· Features

What are the ramifications if civil service redundancy payments are capped under the Superannuation Bill

On 7 September 2010, MPs voted to place a cap on what Cabinet Office minister Francis Maude called "unaffordable and unsustainable" redundancy pay in the Civil Service.

The Superannuation Bill received its second reading in the House of Commons and it will include imposing caps on the value of severance payments made to civil servants under the Civil Service Compensation Scheme (CSCS), including severance benefits. The current CSCS terms are (with some modifications) those that have been in place since 1987.

Civil servants can currently get three years’ salary if they are made redundant, with those recruited before 1987 entitled to as much as six years. The current scheme makes it prohibitively expensive to get rid of highly-paid, long-serving staff, meaning lower-paid workers would be disproportionately hit if job cuts were needed. It is also argued that civil service redundancy terms are far more generous than most low-paid workers in the private sector who are often only entitled to statutory redundancy pay – currently 32 weeks’ pay capped at £380 a week – equating to £11,400.

The Government is expected to cut thousands of jobs in the Civil Service following the spending review next month, with department budgets braced for cuts averaging 25%. The Government is therefore urging civil service unions to agree new redundancy terms including capping redundancy pay at 12 months’ salary for compulsory redundancies or 15 months for voluntary redundancies.  In most cases, this will cut existing entitlements by up to two thirds.

This is all very well, especially in the current economic climate, but what are the potential legal ramifications?

A research paper about the Bill published by the House of Commons library has highlighted two controversial aspects. 

First, the Government is keen for the Speaker to classify the Bill as a Money Bill to speed up its passage through the House of Lords.  The Parliament Act 1911 defines a Money Bill and it charges the Speaker of the House of Commons with certifying whether a Bill is a Money Bill.  If a Bill is so certified, the 1911 Act restricts the length of time the House of Lords has to consider it to one month and allows for a Money Bill passed by the Commons to be presented for Royal Assent, after that month has elapsed, even if the House of Lords does not agree to it. This does not disbar the Lords from amending such bills provided they are passed within the month, but the Commons is not obliged to consider the amendments.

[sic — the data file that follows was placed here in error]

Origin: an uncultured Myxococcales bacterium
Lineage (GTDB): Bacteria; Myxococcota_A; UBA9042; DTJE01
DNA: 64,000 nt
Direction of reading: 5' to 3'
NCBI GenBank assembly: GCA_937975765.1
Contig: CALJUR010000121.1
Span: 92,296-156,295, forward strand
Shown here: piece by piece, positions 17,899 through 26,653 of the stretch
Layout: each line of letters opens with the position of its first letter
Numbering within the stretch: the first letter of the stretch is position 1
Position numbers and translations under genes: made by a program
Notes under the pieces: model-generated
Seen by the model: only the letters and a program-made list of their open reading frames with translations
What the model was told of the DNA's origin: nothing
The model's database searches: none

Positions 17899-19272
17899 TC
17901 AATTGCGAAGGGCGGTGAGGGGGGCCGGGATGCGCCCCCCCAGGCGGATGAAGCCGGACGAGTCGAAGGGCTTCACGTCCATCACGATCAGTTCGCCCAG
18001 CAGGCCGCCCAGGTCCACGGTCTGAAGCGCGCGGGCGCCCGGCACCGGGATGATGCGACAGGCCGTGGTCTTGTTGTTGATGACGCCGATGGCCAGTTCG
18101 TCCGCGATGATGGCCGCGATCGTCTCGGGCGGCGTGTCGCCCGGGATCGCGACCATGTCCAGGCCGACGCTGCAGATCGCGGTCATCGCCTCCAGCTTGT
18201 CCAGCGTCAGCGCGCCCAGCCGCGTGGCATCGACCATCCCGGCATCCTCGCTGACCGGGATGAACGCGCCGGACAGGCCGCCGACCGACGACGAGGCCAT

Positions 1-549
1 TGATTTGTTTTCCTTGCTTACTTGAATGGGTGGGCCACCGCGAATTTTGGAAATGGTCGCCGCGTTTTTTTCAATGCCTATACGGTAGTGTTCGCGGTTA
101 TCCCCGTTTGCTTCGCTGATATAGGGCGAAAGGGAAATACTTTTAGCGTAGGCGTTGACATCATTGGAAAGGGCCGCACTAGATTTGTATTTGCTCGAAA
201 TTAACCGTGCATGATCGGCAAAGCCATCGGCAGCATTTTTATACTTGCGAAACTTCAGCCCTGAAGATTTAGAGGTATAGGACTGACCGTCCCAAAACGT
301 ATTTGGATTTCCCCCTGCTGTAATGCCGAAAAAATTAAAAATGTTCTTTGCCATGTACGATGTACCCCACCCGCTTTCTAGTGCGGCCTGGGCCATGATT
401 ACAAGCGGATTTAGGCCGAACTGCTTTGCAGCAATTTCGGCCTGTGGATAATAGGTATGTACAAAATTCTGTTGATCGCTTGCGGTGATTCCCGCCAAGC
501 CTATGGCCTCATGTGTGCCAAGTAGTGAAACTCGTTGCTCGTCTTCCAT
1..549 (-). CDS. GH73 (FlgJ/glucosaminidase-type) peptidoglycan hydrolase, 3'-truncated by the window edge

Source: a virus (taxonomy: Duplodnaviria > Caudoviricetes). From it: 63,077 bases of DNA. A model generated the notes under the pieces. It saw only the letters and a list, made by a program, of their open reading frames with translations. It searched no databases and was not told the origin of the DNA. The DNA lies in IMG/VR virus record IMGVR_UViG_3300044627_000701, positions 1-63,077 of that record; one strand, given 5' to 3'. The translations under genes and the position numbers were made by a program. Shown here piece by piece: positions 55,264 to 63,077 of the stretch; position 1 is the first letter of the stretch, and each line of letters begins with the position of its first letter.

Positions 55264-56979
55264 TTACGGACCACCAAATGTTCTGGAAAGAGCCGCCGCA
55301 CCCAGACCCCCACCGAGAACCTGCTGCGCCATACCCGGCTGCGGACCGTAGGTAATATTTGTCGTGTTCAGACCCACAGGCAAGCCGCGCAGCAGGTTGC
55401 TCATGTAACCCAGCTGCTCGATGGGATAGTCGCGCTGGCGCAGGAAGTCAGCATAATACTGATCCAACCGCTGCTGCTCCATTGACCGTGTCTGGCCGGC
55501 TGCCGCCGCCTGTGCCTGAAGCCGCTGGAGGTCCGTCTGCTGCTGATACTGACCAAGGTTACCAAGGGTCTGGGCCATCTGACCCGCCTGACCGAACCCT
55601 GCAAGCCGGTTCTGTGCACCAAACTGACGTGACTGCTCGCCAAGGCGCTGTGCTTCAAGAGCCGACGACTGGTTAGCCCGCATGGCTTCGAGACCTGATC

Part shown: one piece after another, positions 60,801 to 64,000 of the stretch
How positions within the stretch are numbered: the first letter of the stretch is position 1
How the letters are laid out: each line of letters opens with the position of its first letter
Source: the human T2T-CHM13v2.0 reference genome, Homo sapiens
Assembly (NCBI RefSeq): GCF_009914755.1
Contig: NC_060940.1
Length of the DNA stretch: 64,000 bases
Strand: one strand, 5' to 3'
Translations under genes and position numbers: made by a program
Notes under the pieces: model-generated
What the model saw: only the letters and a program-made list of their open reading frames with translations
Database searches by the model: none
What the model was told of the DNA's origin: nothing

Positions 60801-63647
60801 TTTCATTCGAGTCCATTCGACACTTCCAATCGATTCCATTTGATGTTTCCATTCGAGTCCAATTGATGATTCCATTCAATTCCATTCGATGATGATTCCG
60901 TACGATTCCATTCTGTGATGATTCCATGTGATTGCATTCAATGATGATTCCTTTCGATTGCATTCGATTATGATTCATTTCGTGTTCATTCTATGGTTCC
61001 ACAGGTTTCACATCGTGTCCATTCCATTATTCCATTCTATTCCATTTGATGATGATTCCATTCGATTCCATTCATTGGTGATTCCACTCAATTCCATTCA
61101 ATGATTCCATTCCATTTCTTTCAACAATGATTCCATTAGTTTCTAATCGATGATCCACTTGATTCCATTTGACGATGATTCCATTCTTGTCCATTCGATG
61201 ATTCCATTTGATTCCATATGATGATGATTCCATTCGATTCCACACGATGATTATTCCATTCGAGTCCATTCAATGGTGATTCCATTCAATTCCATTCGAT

Trade unions say they have received legal advice denying the Bill is a Money Bill and that the procedure would be an abuse of House of Commons rules. Previously the union’s understanding of these issues was that a Money Bill has been used to protect revenue or to raise tax. Arguably in this case it might seem to have been used to interfere with the contractual relationship between individual civil servants and their employer.  Ultimately the status of the Bill is a decision for the Speaker that is still awaited.

Second, the paper considers the arguments about whether the Bill's provisions are in breach of the Human Rights Act 1998.  Trade unions claim the proposals amount to unlawful deprivation of possessions (ie, accrued rights) contrary to Article 1 of the First Protocol to the European Convention on Human Rights.  The Government insist there is no breach.

Given that a legal challenge struck down the previous Government's attempts to reform the CSCS (more on that below) it will be unsurprising if a further challenge is brought once the Bill is enacted. For now, the Bill moves to the committee stage, which is due to be completed by 16 September.

The Government has invited the Civil Service unions to negotiate a ‘sustainable and practical long-term successor scheme’. A negotiated deal with the unions for a long-term settlement is the safest option, legally, for implementing changes to redundancy terms in order to avoid costly, and likely multiple, claims.  In doing so, the Government needs to ensure that negotiations with the trade unions have the effect of varying individual employment contracts. 

However, the difficulty the Government faces is that in May of this year, the High Court ruled that the PCS union’s judicial review of planned changes to the CSCS was successful because changes to workers' accrued benefits could not be altered without their consent or union agreement.  It is likely that the remaining five unions will want even more concessions and fall in behind PCS. 

The Government might now choose to delay Whitehall cuts and hold out for an agreement with the unions.  However, with six Civil Service unions, all of whom will have to agree to the new redundancy terms, it is unlikely that a deal will be achieved in the near future.  It therefore depends on how much time, and appetite, the Government has for negotiations.  

Industrial and/or legal action is a likely outcome if changes are unilaterally imposed without union agreement.  If the Superannuation Bill becomes law, it could prove very difficult indeed for the unions to challenge it. Time will tell whether each side is prepared to move enough to avoid further confrontation.

Anna Harris is a solicitor at Blandy & Blandy